If you really want to know what Antrim thinks of the planing claims of his uniquely shaped amas, why not write him a letter at the address at his website and ask him. I'd love to see the answer you get and if Jim makes the direct claim, then I'll be happy to acknowledge that fully planing amas were, in fact, his original design intent.

    Conversely, if he says they do not plane and makes no claim to that fact, then please post that response here as well.

  5. Doug Lord

    Doug Lord Guest

    Planing Amas

    In any reasonable interpretation of the language in Mr. Antrims description of those ama's he has ALREADY said they plane. They "use planing geometry". They "develop dynamic lift". Case closed.
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    BOATMIK Deeply flawed human being


    All hulls are lifting. But some are more liftier than others.

    That is the part that most people don't grasp - just how nebulous and undefined the whole idea of planing and lift is.

    Lift starts as soon as the boat moves - Excellent!

    It is generally said that conventional multihull hulls "don't plane", but I have never seen that said with the slightest shred of analysis or acknowlegement of how much they actually do lift - the volume of the hollow in the water behind the boat at speed is evidence that they do.


    Some of the hollow will be wavetrain, some is from wake interference, but some is from separation at the transom - that particular hollow implies lift.

    It is one of those things that go round and round on the web an other places like "slot effect" and "low drag teflon coatings".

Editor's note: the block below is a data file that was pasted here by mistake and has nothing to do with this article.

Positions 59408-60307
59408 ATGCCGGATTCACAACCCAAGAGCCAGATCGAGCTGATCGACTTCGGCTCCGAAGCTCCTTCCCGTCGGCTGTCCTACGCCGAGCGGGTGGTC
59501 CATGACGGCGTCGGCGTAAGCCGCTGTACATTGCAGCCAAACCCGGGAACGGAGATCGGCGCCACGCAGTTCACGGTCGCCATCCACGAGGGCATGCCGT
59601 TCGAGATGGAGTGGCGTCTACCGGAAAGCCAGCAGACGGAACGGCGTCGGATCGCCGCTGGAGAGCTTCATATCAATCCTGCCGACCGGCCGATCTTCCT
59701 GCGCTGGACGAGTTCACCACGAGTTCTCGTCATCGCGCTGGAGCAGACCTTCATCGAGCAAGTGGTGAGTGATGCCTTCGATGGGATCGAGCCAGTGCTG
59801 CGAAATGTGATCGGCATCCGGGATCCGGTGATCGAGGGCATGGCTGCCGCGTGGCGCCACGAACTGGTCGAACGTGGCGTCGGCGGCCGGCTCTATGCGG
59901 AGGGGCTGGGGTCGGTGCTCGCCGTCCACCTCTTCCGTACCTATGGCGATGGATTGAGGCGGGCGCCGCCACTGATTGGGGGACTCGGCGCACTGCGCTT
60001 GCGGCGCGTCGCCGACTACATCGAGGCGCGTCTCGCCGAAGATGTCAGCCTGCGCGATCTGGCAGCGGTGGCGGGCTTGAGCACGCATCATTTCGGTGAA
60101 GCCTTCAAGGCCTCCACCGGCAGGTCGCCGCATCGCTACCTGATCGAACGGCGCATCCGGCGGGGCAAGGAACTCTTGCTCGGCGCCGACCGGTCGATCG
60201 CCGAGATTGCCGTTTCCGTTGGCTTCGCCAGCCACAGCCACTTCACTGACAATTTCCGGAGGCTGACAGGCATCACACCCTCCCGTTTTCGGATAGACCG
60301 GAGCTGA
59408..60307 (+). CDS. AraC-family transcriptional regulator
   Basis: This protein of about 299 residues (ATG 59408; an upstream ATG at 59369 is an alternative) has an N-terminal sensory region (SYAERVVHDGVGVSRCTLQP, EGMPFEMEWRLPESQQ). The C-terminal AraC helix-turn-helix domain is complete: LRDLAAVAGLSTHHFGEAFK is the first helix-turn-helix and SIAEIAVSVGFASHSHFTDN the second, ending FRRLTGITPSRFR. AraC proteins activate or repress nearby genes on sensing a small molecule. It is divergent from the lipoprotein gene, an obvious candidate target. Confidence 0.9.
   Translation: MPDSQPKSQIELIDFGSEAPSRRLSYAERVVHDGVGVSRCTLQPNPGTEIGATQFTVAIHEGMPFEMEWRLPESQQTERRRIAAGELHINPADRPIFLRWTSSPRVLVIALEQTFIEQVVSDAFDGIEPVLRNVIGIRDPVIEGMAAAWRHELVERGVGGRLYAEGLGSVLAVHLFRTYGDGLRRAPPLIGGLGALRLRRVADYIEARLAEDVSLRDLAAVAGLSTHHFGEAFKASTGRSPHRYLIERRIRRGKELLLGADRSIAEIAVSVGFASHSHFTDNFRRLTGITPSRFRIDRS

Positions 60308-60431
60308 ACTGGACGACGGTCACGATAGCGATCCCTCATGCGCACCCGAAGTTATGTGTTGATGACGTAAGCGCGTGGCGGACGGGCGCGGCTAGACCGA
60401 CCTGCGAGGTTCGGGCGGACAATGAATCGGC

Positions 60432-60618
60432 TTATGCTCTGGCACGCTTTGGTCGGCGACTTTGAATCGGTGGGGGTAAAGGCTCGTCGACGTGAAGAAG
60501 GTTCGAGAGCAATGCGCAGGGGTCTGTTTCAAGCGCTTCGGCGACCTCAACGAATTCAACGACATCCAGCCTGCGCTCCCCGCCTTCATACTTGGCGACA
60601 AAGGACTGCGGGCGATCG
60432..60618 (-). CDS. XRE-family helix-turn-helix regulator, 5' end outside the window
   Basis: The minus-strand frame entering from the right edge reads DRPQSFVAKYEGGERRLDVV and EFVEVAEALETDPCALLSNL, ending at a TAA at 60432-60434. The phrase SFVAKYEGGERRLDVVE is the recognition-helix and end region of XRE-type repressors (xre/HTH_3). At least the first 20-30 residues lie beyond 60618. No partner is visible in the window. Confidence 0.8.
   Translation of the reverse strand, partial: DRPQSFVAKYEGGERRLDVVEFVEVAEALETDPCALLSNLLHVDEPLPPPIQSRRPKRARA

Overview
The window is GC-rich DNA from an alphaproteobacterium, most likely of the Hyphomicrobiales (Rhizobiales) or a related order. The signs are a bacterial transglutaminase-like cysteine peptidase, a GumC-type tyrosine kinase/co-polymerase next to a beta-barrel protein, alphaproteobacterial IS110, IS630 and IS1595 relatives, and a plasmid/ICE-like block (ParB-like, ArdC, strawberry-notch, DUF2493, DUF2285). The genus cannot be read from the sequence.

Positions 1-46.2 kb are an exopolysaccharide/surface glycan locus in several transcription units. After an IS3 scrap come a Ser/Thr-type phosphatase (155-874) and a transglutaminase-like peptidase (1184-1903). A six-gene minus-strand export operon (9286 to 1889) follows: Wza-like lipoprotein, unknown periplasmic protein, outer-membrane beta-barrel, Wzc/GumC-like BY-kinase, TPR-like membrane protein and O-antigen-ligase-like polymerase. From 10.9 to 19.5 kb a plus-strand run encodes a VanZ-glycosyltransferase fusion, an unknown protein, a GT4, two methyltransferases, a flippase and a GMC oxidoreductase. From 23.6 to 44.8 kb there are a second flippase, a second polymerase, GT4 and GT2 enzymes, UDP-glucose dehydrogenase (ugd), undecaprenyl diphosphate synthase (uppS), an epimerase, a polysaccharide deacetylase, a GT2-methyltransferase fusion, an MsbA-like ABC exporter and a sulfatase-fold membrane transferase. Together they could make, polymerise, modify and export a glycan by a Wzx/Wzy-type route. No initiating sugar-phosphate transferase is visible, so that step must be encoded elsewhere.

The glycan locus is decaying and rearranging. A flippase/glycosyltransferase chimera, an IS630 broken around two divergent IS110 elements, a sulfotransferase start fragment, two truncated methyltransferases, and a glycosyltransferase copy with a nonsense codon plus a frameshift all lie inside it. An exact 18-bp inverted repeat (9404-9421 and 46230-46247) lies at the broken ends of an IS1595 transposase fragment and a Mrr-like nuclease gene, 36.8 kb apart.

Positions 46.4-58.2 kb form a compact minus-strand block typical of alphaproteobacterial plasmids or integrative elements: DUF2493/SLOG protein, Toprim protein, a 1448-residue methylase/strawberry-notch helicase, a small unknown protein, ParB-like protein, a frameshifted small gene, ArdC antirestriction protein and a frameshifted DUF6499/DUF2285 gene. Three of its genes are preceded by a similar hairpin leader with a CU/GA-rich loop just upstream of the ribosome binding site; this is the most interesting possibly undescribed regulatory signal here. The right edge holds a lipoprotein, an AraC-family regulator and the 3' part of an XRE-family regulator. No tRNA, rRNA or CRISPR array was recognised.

Certainly you can design a hull with more lift but it doesn't mean the others are not lifting.

    There are downsides too - when I first saw Hydroptere my thought was that the stepped amas are going to be very draggy in winds too light to get foilborne. This will be something that dogs most designs based around getting more lift.

    I believe they are changing the shapes of the amas on Hydroptere - but I don't know whether it is for the reason of excessive light wind drag.

    Thanks for the contribution
  7. Chris Ostlind

    Chris Ostlind Previous Member

    Jim's a pretty technical guy, Doug. How much dynamic lift does he say they produce? Does he claim they produce enough lift to fully plane when pressed to half their buoyancy by the full weight of the rest of the boat? Does he make the simple and direct claim that they plane? Or, is he simply alluding to the shapes as of the type, so that they may provide a benefit to the design overall, rather than simply resisting the heeling moment?

    Don't you find it just the least bit troubling that Jim does not make the planing claim outright?

    People make allusions to issues all the time, Doug, without actually going over the line to make a hard and fast claim. Allusions, though, are not even closely related to illusions... which seems to be the real topic as you have presented it.

    Write to Jim and see if he answers your query about his writings. Share that response with us.

  8. waikikin
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    waikikin Senior Member

    Chris, man you gotta patent those bitchin' lifting spreaders cos if there as cool as you say every one will just have to have them & like fit some alerons? too so you can tune the lift! Nice points Chris. Regards from Jeff.
  9. Doug Lord

    Doug Lord Guest

    Planing Ama's--- Yes,in fact, they do plane!

    Chris, you're comments about Jim Antrim's planing ama's were way off base as they usually are on this subject. No responsible designer would use the terms "planing geometry" and "dynamic lift" regarding one of his designs if it didn't plane. Here is what Jim Antrim said today:

    E-mail message

    From:*Antrim) Date: Mon, Nov 19, 2007, 11:42am (EST-3) To: (Doug Lord) Subject: Re: 30+

    Thanks for the compliment,
    Jim Antrim
    Doug Lord wrote:
    Jim, I've been a big fan of your work for some time. I'm curious: do the amas on the 30+ actually plane?